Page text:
In 2016 a British paleontologist named Matthew Bennett came to examine the prints, but while he was there, he took a look at some giant ground sloth prints nearby. And when he did, he made an amazing discovery. There was a sloth footprint with a human footprint on top of it, actually within the sloth’s footprint. The sloth’s print was 20 inches long, or almost 51 cm. And after that, the next sloth footprint also had a human footprint in it. And after that another. And another. And another. Ten sloth footprints in a row had human footprints inside.

Since the tracks were made in sandy lake mud and both tracks were reasonably clear, the researchers determined that the tracks were probably left on the same day. In other words, the human was probably trailing the sloth.

But that’s not all. Bennett and the other scientists at the site followed the tracks of both sloth and human and found marks where the sloth turned around and reared on its hind legs to face the approaching human. And there are more human prints that approach at a different angle—not just human prints, but prints that suggest the human was actually tip-toeing.

The most likely explanation is that the humans were hunting the sloth, with one human getting its attention while a second crept up behind it. But we don’t know for sure. One odd thing is that the human trailing the sloth actually had to stretch to step inside each sloth print. Even small giant ground sloths were enormous, nine or ten feet long, or about three meters, with long curved claws. Ground sloths were plant-eaters that used their claws to strip leaves from branches and dig giant burrows, but the claws made formidable weapons too. It’s possible that the ancient human was just amusing himself by stepping exactly in the sloth’s prints.

Since this initial finding, researchers have found more sites where sloths appear to have turned to face an aggressor, possibly humans. The age determined for the prints, around 11,000 years old, corresponds with the time that giant ground sloths went extinct in North America. Researchers have long suspected that humans hunted them to extinction, and now we may have some direct evidence that this happened.

But fossil footprints aren’t just of big animals. Small squidgy ones leave footprints too, or trails that show where an animal traveled even if it didn’t actually have feet. For instance, 510 million years ago, during the Cambrian period, a creature lived along the shores of a shallow sea and left tracks that have been found in North America. The fossil tracks are called Climactichnites and while we don’t know what animal actually left them, paleontologists have determined that there were two species and that they were probably slug-like in appearance, possibly an early mollusk, since modern slugs and their relatives sometimes leave similar tracks. We even have some body prints of the stationary animal, and some of them were 27 inches long, or 69 cm.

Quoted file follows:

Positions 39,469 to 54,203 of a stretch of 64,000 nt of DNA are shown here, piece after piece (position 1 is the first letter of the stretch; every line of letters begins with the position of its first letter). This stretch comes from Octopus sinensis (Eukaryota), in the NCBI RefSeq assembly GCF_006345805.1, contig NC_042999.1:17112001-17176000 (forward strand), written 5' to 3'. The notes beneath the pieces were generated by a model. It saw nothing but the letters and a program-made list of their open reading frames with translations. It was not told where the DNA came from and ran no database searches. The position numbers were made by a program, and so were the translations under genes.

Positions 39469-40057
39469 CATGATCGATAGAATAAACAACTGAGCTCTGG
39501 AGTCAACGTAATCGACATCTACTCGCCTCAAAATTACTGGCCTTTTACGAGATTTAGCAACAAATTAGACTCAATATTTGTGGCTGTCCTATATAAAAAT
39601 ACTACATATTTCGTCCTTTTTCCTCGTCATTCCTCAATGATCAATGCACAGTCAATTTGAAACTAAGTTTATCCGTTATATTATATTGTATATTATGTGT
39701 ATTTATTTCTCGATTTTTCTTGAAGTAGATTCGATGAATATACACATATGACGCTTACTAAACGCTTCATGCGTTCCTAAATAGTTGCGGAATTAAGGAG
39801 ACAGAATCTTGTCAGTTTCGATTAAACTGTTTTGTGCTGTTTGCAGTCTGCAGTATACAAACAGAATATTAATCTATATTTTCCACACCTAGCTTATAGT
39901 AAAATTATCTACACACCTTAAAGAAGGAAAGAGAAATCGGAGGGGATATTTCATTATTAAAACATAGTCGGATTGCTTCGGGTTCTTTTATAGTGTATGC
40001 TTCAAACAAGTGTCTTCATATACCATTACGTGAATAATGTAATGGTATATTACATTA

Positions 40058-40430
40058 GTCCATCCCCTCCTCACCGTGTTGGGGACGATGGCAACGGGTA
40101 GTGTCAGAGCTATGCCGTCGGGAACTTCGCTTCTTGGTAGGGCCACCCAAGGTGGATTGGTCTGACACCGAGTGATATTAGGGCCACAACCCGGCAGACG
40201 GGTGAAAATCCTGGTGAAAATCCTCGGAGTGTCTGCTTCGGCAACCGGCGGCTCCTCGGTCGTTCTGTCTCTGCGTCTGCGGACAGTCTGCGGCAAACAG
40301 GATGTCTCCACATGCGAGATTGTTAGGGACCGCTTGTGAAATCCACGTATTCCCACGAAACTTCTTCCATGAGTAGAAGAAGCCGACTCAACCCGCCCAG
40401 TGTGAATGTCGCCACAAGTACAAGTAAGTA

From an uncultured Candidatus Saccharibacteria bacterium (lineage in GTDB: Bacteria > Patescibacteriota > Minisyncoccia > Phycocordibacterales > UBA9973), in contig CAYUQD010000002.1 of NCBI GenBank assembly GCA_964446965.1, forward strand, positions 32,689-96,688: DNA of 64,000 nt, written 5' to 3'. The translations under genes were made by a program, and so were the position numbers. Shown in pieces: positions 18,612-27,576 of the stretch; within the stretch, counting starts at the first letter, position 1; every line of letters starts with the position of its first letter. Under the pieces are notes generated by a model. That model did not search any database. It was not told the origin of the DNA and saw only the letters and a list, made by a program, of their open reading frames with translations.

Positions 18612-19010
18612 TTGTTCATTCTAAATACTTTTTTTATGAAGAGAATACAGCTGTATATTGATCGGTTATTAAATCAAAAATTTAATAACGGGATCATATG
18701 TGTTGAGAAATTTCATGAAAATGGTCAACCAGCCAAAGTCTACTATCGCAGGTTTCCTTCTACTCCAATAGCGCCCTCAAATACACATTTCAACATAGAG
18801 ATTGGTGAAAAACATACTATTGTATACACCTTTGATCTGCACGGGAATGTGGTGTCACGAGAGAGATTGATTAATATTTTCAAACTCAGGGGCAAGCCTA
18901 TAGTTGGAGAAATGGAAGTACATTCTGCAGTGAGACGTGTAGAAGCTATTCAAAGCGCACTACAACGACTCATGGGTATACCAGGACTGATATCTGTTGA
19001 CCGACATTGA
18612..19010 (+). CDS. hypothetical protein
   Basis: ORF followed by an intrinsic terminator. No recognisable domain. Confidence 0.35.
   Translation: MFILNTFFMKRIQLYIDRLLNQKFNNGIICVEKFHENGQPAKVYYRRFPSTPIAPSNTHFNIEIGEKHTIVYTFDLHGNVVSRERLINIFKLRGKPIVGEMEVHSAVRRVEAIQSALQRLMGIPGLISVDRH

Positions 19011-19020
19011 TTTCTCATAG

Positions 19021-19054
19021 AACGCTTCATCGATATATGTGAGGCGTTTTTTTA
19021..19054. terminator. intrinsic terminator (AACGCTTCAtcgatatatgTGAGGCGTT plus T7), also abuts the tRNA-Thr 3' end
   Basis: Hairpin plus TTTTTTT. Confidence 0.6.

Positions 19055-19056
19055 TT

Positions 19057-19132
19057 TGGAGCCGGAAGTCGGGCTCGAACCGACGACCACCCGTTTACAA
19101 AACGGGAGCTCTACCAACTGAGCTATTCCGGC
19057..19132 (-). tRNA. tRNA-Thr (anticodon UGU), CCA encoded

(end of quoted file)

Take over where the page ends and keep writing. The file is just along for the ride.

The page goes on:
Similarly, fossilized burrows are considered trace fossils. But often fossilized burrows don’t actually look like holes in the ground. Instead, the burrow has filled up with soil that then fossilizes, leaving the shape of the burrow behind in a rock that looks different from the surrounding rock. And these can be remarkably difficult to identify in some cases.

Back in 1891, a rancher in Nebraska showed a visiting geologist some weird formations he’d found. The geologist, Erwin Barbour, didn’t know what they were. He and the rancher dubbed the formations “devil’s corkscrews,” and probably had a laugh. But the formations did look like corkscrews—but they were enormous, taller than a full-grown man and always situated straight up and down. Some were as long as ten feet, or three meters.

Barbour suggested that the corkscrews were freshwater sponges, since the prevailing belief was that the area had once been a lake. Other scientists thought they might be the remains of fossilized tree or other plant roots. And a couple of people thought they might be fossilized burrows of an unknown rodent.

Those people were right, of course, but at the time, no one knew for sure. And if the corkscrews were burrows, what made them?

The mystery was solved when fossils of a beaver relative called Paleocastor was found at the bottom of one of the corkscrews. Unlike modern beavers, it wasn’t an aquatic rodent but a burrowing one, and it lived around 25 million years ago. Once the Paleocastor fossil was discovered, it was clear that the marks noted on some of the corkscrews, which had been interpreted as scratch marks from claws, were actually tooth marks. They perfectly matched Paleocastor’s teeth, which meant the beaver excavated its corkscrew-shaped burrow by chewing through the dirt instead of digging through it.

So why did Paleocastor dig burrows with such an odd shape? The answer may lie in another fossil found not in the bottom of the burrow but stuck in the corkscrews. Zodiolestes was an extinct weasel relative. Possibly it had gone down the burrow while hunting beavers, become stuck in the tight corkscrew turns in the tunnels, and died.